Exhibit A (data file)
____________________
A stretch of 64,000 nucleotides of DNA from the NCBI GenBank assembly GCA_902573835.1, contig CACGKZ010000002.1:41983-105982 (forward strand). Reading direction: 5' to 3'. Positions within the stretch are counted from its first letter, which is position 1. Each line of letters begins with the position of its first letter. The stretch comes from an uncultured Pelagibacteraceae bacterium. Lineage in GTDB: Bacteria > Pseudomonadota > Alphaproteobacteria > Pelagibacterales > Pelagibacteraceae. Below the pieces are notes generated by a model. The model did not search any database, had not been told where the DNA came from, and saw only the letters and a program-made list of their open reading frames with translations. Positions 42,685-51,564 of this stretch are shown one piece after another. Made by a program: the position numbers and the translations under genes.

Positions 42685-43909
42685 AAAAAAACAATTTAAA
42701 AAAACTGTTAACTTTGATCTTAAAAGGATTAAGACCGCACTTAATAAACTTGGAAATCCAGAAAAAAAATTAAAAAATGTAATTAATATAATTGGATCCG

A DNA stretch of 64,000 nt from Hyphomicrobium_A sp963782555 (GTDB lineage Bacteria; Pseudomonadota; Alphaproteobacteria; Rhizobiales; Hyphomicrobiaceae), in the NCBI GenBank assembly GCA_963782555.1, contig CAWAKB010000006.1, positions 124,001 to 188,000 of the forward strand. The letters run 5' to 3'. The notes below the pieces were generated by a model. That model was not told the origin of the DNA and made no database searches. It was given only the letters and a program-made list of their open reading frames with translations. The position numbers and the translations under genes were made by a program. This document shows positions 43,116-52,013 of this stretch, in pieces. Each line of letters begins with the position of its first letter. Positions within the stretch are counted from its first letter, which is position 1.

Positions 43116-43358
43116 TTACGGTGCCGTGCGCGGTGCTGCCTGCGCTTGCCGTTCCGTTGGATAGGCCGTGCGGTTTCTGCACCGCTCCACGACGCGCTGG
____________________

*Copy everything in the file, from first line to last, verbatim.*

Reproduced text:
A stretch of 64,000 nucleotides of DNA from the NCBI GenBank assembly GCA_902573835.1, contig CACGKZ010000002.1:41983-105982 (forward strand). Reading direction: 5' to 3'. Positions within the stretch are counted from its first letter, which is position 1. Each line of letters begins with the position of its first letter. The stretch comes from an uncultured Pelagibacteraceae bacterium. Lineage in GTDB: Bacteria > Pseudomonadota > Alphaproteobacteria > Pelagibacterales > Pelagibacteraceae. Below the pieces are notes generated by a model. The model did not search any database, had not been told where the DNA came from, and saw only the letters and a program-made list of their open reading frames with translations. Positions 42,685-51,564 of this stretch are shown one piece after another. Made by a program: the position numbers and the translations under genes.

Positions 42685-43909
42685 AAAAAAACAATTTAAA
42701 AAAACTGTTAACTTTGATCTTAAAAGGATTAAGACCGCACTTAATAAACTTGGAAATCCAGAAAAAAAATTAAAAAATGTAATTAATATAATTGGATCCG

A DNA stretch of 64,000 nt from Hyphomicrobium_A sp963782555 (GTDB lineage Bacteria; Pseudomonadota; Alphaproteobacteria; Rhizobiales; Hyphomicrobiaceae), in the NCBI GenBank assembly GCA_963782555.1, contig CAWAKB010000006.1, positions 124,001 to 188,000 of the forward strand. The letters run 5' to 3'. The notes below the pieces were generated by a model. That model was not told the origin of the DNA and made no database searches. It was given only the letters and a program-made list of their open reading frames with translations. The position numbers and the translations under genes were made by a program. This document shows positions 43,116-52,013 of this stretch, in pieces. Each line of letters begins with the position of its first letter. Positions within the stretch are counted from its first letter, which is position 1.

Positions 43116-43358
43116 TTACGGTGCCGTGCGCGGTGCTGCCTGCGCTTGCCGTTCCGTTGGATAGGCCGTGCGGTTTCTGCACCGCTCCACGACGCGCTGG